From that point on, I kept my interest mild on anything Twilight. I went to Comic Con and had a pretty snarky attitude throughout the Breaking Dawn panel. To be honest, I did find it boring. It also didn’t help that I really did dislike the book. I was even more annoyed that they split the book into two movies. “God, I need to deal with this for a year longer than necessary.” These past few days, I’ve read the reviews on Breaking Dawn Part 1. I took a great pleasure in the very negative reviews. The harder and meaner it was bashed, the better. This all led up until yesterday.
I tried so hard to not like it anymore. Last night, I went to the midnight showing of Breaking Dawn, with (false) resignation (I actually was the one who planned the outing). I sat there expecting an awful movie, and more reasons to make me not like it anymore. The opposite happened. I realized how stupid I’ve been. Like incredibly and utterly stupid. I make Bella Swan look like rocket scientist. Seriously.
I loved the hell out of Breaking Dawn: Part 1. Yes, I love Bella, Edward and Jacob. Yes, I agree they aren’t the most dynamic characters. Yes, I agree that the storyline in Breaking Dawn is outrageously bad. Yes, I agree that the films aren’t the best in cinema. Yes, I agree that the acting and dialogue can be cringe-worthy. Yes, I agree that the book didn’t need to be split into 2 films and that Summit is all out for our money. Yes, despite all that, I still love that insane movie.
The Twilight Saga: Breaking Dawn Part 1 takes places a couple months after Eclipse. It’s the eve of Edward and Bella’s wedding day. The movie takes us through the wedding to their honeymoon off the coast of Brazil to Bella’s unexpected and disturbing pregnancy.
Honestly, at this point, these movies are made for the fans. The story is very faithful to the book, hardly any deviations from the original plot. That’s where the movie somewhat fails. Frankly, the plot isn’t good. I was hoping that screenwriter Melissa Rosenberg would take some liberties with the script. Because she didn’t, that’s precisely why this movie will be enjoyed the most by book fans.
Despite the plot, Breaking Dawn was watchable and a tremendous amount of thanks is in order for director Bill Condon. Condon is such an excellent filmmaker. This movie was so beautiful. It was lush, exquisite, and spectacular. The imagery was just amazing, a pure sight for the eyes. The editing was close to perfect. Breaking Dawn was the best directed film of the franchise. Condon made the most of what he had. He stopped this movie from becoming a disaster. And I owe it all to Bill Condon for making me realize how much I love Twilight.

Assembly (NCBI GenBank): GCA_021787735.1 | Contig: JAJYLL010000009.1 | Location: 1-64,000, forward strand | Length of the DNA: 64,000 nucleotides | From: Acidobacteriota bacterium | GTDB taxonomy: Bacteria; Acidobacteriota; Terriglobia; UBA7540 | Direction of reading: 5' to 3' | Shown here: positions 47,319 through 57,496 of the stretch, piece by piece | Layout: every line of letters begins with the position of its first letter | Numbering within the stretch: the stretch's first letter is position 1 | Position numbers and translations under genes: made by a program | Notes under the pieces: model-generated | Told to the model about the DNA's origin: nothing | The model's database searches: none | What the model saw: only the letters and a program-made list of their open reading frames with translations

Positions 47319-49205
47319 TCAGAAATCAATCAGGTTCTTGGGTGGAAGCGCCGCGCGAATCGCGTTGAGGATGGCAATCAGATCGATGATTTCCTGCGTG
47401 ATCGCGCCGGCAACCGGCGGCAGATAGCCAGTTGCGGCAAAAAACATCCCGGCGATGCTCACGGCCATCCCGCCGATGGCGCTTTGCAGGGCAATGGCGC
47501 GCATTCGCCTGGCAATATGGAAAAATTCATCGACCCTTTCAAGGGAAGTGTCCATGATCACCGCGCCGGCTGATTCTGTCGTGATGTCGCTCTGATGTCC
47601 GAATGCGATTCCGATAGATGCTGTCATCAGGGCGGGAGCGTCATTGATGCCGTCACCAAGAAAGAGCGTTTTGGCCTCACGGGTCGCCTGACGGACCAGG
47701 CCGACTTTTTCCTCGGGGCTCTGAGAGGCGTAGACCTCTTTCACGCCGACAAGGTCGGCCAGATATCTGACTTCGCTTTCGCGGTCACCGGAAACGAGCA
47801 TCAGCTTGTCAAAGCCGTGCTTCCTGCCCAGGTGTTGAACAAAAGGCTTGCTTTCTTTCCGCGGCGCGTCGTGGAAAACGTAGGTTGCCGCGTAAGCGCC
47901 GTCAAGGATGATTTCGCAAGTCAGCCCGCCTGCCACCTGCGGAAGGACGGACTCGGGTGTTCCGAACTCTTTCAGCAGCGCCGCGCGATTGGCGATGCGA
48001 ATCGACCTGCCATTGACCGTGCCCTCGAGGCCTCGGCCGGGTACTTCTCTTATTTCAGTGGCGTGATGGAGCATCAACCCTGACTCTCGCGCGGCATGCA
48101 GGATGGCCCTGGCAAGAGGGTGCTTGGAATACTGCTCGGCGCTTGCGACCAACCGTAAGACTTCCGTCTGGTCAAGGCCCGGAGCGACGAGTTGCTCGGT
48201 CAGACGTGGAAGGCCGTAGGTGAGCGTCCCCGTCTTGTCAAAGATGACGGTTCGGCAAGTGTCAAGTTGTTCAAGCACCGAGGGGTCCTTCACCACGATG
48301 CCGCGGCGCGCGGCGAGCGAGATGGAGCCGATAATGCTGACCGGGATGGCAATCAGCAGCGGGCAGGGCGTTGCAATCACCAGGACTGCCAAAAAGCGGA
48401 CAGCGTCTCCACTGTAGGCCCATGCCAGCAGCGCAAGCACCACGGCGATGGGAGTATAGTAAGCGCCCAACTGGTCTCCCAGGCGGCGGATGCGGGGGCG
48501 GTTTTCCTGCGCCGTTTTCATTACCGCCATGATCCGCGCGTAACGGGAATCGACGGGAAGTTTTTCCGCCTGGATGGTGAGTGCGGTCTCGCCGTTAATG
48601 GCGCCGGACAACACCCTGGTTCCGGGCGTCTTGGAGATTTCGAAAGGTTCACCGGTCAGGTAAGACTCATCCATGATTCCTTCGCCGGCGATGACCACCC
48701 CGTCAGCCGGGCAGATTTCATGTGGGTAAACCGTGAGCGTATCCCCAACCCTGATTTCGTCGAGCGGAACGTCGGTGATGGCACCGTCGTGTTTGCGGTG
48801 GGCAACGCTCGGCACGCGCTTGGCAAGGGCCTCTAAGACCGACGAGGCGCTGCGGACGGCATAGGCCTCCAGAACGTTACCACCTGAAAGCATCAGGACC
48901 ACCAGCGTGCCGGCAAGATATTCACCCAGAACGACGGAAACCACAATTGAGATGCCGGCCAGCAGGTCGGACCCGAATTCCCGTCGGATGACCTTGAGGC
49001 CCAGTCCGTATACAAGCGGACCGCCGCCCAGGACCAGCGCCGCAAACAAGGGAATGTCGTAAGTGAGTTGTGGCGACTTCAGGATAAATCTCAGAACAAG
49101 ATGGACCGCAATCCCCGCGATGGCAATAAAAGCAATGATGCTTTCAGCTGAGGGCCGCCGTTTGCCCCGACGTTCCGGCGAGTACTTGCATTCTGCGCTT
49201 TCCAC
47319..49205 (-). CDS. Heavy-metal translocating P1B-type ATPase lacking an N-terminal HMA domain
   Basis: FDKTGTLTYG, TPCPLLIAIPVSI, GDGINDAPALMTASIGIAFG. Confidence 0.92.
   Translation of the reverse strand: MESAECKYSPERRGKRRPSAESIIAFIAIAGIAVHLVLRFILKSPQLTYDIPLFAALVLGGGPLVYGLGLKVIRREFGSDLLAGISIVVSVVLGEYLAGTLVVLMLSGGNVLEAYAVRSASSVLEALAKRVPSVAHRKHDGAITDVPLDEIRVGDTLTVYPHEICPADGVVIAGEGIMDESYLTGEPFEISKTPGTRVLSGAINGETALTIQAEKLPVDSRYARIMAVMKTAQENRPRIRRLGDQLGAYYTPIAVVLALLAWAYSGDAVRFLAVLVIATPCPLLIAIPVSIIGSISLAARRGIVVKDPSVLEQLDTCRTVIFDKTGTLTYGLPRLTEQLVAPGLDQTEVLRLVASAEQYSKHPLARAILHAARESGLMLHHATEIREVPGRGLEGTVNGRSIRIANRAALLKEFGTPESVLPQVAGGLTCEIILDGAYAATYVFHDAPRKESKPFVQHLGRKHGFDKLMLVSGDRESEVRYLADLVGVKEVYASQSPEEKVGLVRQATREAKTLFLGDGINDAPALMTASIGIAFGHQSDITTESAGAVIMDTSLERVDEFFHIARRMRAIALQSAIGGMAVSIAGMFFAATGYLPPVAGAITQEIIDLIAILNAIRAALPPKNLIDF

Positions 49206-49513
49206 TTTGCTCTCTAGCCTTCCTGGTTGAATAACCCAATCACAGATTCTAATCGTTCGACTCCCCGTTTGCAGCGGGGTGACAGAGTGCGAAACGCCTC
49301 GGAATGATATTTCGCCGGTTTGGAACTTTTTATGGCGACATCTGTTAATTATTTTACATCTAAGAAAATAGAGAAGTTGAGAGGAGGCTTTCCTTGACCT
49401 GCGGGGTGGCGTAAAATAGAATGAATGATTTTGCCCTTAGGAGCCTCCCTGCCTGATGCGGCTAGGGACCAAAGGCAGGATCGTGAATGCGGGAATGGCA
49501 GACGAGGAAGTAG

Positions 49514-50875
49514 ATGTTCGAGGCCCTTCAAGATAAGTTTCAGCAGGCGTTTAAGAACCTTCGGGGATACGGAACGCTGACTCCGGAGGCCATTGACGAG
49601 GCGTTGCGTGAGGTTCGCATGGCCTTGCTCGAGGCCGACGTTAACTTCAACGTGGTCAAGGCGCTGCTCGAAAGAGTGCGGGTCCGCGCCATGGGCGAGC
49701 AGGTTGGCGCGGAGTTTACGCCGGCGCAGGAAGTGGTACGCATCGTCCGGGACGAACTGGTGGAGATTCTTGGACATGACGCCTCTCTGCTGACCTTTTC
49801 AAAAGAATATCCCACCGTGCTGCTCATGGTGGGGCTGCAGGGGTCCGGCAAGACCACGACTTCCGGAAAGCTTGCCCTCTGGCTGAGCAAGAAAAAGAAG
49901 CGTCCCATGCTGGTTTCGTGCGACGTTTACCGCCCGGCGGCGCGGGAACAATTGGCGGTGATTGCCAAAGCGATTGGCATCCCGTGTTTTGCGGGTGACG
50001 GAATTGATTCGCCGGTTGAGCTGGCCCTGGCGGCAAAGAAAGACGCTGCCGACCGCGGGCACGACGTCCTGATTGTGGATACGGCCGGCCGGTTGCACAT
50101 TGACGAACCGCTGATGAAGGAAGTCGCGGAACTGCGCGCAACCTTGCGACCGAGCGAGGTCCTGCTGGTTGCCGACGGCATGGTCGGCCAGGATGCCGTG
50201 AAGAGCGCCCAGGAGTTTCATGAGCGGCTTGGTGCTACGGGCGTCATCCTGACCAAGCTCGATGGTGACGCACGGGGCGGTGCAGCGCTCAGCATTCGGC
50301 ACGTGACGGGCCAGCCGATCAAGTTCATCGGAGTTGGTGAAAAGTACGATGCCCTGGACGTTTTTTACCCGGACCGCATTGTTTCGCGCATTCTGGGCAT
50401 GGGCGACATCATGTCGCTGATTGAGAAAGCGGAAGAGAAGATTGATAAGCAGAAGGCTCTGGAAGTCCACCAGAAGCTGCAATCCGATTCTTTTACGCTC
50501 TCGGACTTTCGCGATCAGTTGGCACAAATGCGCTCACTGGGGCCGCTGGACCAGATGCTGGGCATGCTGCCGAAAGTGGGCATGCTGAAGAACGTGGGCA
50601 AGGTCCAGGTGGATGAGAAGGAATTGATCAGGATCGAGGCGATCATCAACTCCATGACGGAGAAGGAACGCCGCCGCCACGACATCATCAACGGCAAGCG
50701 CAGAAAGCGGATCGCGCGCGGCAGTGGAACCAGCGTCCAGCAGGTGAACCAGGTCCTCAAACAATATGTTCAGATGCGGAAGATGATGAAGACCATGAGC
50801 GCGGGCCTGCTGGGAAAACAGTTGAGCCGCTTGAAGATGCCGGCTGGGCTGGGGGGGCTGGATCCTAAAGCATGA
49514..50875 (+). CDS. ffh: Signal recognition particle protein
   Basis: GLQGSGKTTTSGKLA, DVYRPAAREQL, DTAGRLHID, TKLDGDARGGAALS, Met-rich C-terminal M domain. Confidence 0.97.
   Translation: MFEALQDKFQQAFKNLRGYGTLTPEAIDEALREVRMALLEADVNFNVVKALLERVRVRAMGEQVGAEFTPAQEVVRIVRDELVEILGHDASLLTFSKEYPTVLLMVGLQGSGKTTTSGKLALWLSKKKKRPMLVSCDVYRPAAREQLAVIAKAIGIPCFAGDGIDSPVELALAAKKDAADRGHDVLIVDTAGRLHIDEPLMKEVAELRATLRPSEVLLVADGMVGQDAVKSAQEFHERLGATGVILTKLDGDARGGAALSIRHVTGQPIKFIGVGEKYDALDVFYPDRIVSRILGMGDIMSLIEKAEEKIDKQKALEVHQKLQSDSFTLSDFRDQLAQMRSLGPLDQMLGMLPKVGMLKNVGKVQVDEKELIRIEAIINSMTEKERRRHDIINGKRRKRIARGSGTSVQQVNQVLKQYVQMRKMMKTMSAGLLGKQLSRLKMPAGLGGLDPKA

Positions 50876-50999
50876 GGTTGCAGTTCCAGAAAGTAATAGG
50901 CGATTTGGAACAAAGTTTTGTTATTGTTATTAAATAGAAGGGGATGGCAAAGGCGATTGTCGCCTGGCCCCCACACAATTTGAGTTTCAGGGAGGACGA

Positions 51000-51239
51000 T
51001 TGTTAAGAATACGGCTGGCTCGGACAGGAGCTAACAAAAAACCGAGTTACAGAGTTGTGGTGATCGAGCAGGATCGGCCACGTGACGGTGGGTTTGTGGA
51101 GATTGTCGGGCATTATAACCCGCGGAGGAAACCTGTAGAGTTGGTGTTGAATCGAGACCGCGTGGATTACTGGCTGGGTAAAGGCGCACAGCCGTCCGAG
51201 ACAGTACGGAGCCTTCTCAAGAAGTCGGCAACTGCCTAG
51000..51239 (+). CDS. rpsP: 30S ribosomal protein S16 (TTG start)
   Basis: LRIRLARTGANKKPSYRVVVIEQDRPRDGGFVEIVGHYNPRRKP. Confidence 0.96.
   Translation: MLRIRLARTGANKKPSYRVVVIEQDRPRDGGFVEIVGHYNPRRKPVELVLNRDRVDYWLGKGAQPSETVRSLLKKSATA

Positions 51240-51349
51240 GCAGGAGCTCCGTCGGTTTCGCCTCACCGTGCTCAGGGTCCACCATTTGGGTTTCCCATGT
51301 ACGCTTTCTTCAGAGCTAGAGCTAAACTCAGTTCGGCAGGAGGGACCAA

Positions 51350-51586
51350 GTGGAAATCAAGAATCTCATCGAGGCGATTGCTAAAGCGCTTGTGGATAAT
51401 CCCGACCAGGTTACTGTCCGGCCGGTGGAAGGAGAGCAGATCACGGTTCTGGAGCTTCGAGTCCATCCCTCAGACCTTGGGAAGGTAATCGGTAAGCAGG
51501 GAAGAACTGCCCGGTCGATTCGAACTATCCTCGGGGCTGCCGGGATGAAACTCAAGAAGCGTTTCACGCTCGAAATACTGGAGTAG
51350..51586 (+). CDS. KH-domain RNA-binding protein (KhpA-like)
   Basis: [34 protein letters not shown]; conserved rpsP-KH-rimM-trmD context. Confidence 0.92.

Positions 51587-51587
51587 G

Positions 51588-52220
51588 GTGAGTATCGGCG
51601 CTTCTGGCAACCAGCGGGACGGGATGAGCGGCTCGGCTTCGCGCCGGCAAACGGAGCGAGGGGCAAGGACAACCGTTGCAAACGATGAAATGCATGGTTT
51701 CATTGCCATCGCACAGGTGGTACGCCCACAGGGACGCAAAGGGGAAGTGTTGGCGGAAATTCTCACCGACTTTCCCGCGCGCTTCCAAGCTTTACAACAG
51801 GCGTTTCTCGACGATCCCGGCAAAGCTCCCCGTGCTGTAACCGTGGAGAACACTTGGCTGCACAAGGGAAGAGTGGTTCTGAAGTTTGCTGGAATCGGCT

The performances have slightly improved. There were still lots of brooding on the part of Edward and Jacob. Taylor Lautner seems to act better in his scenes with Kristen Stewart. The two have a real friendly chemistry between them. Robert Pattinson showed some great emotional range when he yells “You have given me no choice!” Kristen Stewart seems really comfortable with playing Bella now.
The Twilight Saga isn’t for everybody. Breaking Dawn is definitely not for everybody. For what it was, Breaking Dawn Part 1 was way better than the book. Most fans will rejoice over that fact. Most non-fans will just be incredibly perplexed. Regardless, Bill Condon is brilliant. He saved this movie, and because of him, I anxiously await the final movie next year.
I don’t think back about my life in the Twilight fandom very often. But now, I resolved to do so more often. Because if it wasn’t for Twilight, I wouldn’t be as close as I am with my friends now. I would’ve never met Lucy, and this site wouldn’t have existed. I wouldn’t have met another friend, Arianny, and have her to geek out on film with. I wouldn’t have some of the opportunities I’ve had. You know, I’ve read lists and lists about how Twilight is bad for people. It’s a terrible influence, teaches girls the wrong things, etc. Well, we’re not all Bella Swan. We are each our own person. I don’t agree with everything the Twilight Saga represents, and even at sixteen years old, I knew that too. Therefore, I think it’s time that critics and haters start to give us, Twilight fans, a lot more credit.
The Twilight Saga: Breaking Dawn Part 1 is now playing in theaters.